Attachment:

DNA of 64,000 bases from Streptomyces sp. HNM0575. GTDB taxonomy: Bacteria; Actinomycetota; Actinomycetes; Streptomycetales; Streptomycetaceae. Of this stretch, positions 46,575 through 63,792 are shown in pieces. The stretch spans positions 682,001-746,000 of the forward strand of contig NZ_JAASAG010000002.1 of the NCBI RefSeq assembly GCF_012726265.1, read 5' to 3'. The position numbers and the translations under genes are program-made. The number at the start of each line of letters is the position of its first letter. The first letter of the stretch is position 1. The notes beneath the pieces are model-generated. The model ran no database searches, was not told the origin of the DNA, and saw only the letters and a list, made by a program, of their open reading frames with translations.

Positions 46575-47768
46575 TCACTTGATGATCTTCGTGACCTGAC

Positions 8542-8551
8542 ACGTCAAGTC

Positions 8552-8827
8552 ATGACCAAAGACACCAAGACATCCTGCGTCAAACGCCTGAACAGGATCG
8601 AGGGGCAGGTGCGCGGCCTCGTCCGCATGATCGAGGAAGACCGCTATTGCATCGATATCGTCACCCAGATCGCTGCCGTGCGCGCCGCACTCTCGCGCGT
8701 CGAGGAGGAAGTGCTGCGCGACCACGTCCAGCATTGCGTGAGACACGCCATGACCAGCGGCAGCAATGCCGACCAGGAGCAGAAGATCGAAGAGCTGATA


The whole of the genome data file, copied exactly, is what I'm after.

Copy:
DNA of 64,000 bases from Streptomyces sp. HNM0575. GTDB taxonomy: Bacteria; Actinomycetota; Actinomycetes; Streptomycetales; Streptomycetaceae. Of this stretch, positions 46,575 through 63,792 are shown in pieces. The stretch spans positions 682,001-746,000 of the forward strand of contig NZ_JAASAG010000002.1 of the NCBI RefSeq assembly GCF_012726265.1, read 5' to 3'. The position numbers and the translations under genes are program-made. The number at the start of each line of letters is the position of its first letter. The first letter of the stretch is position 1. The notes beneath the pieces are model-generated. The model ran no database searches, was not told the origin of the DNA, and saw only the letters and a list, made by a program, of their open reading frames with translations.

Positions 46575-47768
46575 TCACTTGATGATCTTCGTGACCTGAC

Positions 8542-8551
8542 ACGTCAAGTC

Positions 8552-8827
8552 ATGACCAAAGACACCAAGACATCCTGCGTCAAACGCCTGAACAGGATCG
8601 AGGGGCAGGTGCGCGGCCTCGTCCGCATGATCGAGGAAGACCGCTATTGCATCGATATCGTCACCCAGATCGCTGCCGTGCGCGCCGCACTCTCGCGCGT
8701 CGAGGAGGAAGTGCTGCGCGACCACGTCCAGCATTGCGTGAGACACGCCATGACCAGCGGCAGCAATGCCGACCAGGAGCAGAAGATCGAAGAGCTGATA